This course, which students from all disciplines are required take, is designed to familiarize them with theories and practices of translation and interpreting, especially from an Indian perspective. This is relevant in an environment of academic, commercial and cultural transactions, among Indian languages and between India and the rest of the world. As with other Applied Courses, this course shall supplement the knowledge acquired from diverse disciplines with practical skills.

Course Objectives

1. Introduce theories of translation and interpreting
2. Offer practical translation exercises using literary and non-literary texts
3. Introduce students to the linguistic structures of the source and target languages
4. Sensitize and train students in obtain language skills required for the purpose
5. Create respect for cultural and linguistic differences

Course Content

The course is a combination of theory and practical exercises in translating and interpreting. Each unit is a set of 2 lectures +1 student presentation.

Unit 1: Introducing Translation: a brief history and significance of translation in a multi- linguistic and multi-cultural society like India.

Unit 2: Exercises in different modes of translation, such as:

i) Semantic / Literal translation
ii) Free / sense/ literary translation
iii) Functional / communicative translation
iv) Technical / Official
v) Transcreation
vi) Audio-visual translation

Unit 3: (i) Introducing basic concepts and terms used in Translation Studies through relevant tasks. For example: Equivalence, Language Variety, Dialect, Idiolect, Register, Style, Mode, Code Mixing / Switching.
(ii) Defining the process of translation (analysis, transference, restructuring) by critically examining standard translated literary/non-literary texts and subtitles of English and Hindi films.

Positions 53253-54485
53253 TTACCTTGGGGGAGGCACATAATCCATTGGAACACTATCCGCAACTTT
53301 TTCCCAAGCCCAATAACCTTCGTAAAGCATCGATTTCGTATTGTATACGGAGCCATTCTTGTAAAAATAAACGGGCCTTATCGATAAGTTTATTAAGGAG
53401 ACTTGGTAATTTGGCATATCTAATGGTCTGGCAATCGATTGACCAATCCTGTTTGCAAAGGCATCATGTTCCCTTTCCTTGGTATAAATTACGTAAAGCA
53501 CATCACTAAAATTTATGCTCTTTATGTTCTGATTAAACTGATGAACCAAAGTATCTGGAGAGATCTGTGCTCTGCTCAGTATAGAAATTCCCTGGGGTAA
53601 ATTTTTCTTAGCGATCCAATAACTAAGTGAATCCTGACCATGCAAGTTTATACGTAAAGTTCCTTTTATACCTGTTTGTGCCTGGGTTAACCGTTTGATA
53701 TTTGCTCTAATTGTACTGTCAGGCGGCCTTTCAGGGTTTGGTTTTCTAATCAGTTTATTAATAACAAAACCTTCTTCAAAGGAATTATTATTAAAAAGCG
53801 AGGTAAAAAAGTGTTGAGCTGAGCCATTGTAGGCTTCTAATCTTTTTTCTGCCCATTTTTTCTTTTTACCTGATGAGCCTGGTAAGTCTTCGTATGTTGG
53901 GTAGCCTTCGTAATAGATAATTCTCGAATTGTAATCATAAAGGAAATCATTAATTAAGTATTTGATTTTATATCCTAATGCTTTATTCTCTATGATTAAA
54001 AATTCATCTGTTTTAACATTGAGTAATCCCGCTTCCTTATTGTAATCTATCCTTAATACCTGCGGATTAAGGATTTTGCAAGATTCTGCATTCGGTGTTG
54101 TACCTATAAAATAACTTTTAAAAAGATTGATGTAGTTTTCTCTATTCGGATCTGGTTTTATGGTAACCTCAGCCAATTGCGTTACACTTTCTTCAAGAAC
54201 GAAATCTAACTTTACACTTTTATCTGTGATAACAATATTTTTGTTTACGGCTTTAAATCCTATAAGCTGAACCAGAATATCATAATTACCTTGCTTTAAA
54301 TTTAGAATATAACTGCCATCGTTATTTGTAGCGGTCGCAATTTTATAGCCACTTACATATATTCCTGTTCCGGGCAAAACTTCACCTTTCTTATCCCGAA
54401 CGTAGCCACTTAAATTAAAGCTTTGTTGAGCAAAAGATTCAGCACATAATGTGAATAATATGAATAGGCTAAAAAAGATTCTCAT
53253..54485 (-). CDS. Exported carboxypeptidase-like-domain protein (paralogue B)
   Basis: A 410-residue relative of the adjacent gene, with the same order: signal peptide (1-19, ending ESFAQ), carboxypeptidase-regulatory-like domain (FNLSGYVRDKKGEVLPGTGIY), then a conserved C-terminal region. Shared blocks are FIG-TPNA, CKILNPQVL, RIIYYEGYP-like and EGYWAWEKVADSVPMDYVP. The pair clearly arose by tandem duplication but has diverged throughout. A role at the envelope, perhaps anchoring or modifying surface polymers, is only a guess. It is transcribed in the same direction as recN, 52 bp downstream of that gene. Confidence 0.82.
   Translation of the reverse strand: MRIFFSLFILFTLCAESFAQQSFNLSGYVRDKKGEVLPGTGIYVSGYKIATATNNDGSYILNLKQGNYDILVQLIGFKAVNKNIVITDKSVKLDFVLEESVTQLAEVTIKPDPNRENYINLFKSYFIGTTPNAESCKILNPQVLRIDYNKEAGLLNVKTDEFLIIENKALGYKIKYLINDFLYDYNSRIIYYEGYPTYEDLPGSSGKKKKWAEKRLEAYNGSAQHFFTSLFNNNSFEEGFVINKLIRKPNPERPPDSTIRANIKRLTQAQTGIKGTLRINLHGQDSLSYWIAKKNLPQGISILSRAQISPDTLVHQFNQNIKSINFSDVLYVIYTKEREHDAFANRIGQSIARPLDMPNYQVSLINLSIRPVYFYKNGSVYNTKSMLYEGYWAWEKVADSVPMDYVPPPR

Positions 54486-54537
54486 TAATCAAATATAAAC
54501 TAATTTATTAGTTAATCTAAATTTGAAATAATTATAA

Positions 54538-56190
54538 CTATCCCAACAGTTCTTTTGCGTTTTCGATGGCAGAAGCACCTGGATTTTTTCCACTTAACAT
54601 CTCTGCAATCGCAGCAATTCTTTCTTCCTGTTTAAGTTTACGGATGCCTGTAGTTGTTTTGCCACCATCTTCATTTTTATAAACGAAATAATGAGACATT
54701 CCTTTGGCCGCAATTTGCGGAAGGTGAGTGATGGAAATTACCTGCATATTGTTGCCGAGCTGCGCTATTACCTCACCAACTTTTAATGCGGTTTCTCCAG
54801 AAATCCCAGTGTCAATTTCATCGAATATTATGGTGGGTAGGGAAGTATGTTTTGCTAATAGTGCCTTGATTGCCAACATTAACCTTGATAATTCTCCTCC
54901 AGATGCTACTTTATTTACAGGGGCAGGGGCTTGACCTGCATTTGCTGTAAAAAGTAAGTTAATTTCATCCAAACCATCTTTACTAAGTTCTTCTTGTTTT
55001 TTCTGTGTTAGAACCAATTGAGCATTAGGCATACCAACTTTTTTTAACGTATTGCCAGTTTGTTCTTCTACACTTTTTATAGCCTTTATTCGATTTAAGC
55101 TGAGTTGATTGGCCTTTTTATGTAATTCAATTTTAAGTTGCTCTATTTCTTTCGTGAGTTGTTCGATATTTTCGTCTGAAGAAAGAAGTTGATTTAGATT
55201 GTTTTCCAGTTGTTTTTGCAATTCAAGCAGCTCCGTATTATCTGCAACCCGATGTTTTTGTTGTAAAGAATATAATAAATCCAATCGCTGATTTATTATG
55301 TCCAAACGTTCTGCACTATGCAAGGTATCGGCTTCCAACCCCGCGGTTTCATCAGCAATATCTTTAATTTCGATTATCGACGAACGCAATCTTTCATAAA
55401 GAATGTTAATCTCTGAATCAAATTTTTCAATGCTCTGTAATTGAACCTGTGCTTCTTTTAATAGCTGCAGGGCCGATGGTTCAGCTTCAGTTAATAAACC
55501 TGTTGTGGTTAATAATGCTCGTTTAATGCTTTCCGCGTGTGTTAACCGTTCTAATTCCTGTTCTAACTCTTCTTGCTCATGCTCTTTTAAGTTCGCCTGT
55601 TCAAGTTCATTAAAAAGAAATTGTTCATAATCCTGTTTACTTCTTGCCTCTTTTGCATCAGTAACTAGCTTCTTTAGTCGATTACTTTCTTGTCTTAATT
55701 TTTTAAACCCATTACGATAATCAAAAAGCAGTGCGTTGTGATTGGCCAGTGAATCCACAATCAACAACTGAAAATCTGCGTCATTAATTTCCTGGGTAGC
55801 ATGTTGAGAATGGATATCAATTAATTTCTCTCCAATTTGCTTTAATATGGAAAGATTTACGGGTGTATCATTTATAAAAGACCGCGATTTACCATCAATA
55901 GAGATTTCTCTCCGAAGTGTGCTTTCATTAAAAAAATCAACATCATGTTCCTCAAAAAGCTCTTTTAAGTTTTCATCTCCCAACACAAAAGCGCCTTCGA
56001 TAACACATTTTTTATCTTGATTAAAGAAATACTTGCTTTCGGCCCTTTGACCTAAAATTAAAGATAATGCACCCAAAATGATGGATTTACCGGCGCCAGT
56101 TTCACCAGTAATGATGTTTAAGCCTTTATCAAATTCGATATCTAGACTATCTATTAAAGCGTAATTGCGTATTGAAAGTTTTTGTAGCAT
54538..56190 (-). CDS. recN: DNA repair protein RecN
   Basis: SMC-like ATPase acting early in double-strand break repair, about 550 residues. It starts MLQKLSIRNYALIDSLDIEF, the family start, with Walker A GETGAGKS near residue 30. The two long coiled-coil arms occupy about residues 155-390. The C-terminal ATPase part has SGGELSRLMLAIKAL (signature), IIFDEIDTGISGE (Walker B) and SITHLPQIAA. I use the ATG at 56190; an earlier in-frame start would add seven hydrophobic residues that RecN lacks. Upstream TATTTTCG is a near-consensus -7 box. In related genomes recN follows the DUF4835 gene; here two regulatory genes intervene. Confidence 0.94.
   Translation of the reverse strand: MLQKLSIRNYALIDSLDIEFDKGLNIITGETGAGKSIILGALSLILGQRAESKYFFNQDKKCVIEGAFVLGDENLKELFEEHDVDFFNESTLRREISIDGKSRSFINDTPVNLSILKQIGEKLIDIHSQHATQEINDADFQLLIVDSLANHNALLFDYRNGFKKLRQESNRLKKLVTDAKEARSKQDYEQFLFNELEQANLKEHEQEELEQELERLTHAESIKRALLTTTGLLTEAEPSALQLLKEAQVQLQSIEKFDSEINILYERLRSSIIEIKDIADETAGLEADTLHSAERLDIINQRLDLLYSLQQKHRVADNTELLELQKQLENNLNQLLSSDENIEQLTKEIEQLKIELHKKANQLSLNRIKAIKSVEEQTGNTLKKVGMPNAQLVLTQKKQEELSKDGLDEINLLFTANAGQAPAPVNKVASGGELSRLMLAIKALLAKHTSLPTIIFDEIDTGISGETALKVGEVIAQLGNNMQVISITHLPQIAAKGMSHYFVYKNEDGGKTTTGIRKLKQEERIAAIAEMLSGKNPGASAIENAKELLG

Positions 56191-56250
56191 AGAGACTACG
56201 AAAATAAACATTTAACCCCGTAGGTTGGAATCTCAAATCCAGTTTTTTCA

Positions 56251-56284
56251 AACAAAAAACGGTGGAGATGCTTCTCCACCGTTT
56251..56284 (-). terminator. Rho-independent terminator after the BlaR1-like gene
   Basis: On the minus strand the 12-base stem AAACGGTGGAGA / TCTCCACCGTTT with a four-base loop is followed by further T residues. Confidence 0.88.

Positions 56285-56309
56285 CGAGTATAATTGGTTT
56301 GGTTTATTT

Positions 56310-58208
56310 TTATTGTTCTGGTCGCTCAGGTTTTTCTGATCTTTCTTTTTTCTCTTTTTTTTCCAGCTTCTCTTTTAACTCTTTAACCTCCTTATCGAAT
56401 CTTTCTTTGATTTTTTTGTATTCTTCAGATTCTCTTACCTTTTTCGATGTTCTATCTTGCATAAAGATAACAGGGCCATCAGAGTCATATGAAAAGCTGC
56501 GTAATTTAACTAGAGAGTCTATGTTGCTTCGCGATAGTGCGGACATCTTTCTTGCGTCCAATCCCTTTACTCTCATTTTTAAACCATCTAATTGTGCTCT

Practice: Translation in Mass Communication / Advertising, Subtitling, Dubbing.

Unit 4: Exercises to comprehend ‘Equivalence in Translation’: Structures (equivalence between the source language and target language at the lexical (word) and syntactical (sentence) levels. This will be done through exercises retranslation and recreation, by making a comparative study of cultures and languages.

Practice: Tasks of Translation in Business; Advertising

Unit 5: Discussions of issues of ‘Translation and Gender’ along with translation for media, films and advertisements from different languages.

Unit 6: Developing skills for Interpreting.
Interpreting: Simultaneous and Consecutive.

Practice: Using technological aids for translation: machine and mobile translation, software for translating different kinds of texts with differing levels of complexity and for transliteration

Resources for Practice:

  • Dictionaries
  • Encyclopedias
  • Thesauri
  • Glossaries
  • Software Translation

Topics:

Suggested Readings

Baker, Mona, In Other Words: A Coursebook on Translation, Routledge, 2001. (Useful exercises for practical translation and training)

———————- (Ed.) Routledge Encyclopedia of Translation Studies. London and New York: Routledge, 2001. (Readable entries on concepts and terms)

Sherry Simon, Gender in translation: Cultural Identity and the Politics of Transmission. New
York: Routledge, 1996.

Catford, I.C. A Linguistic Theory of Translation. London: OUP, 1965.

Frishberg, Nancy J. Interpreting: An Introduction. Registry of Interpreters, 1990.

Gargesh, Ravinder and Krishna Kumar Goswami. (Eds.). Translation and Interpreting: Reader and Workbook. New Delhi: Orient Longman, 2007.

House, Juliana. A Model for Translation Quality Assessment. Tubingen: Gunter Narr, 1977. Lakshmi, H. Problems of Translation. Hyderabad: Booklings Corporation, 1993.

Newmark, Peter. A Textbook of Translation. London: Prentice Hall, 1988.

Nida, E.A. and C.R. Taber. The Theory and Practice of Translation. Leiden: E.J. Brill, 1974. Toury, Gideon. Translation Across Cultures. New Delhi : Bahri Publications Private Limited, 1987.

Evaluation

As for all Foundation Courses

Click Here for All Delhi University Courses Syllabus

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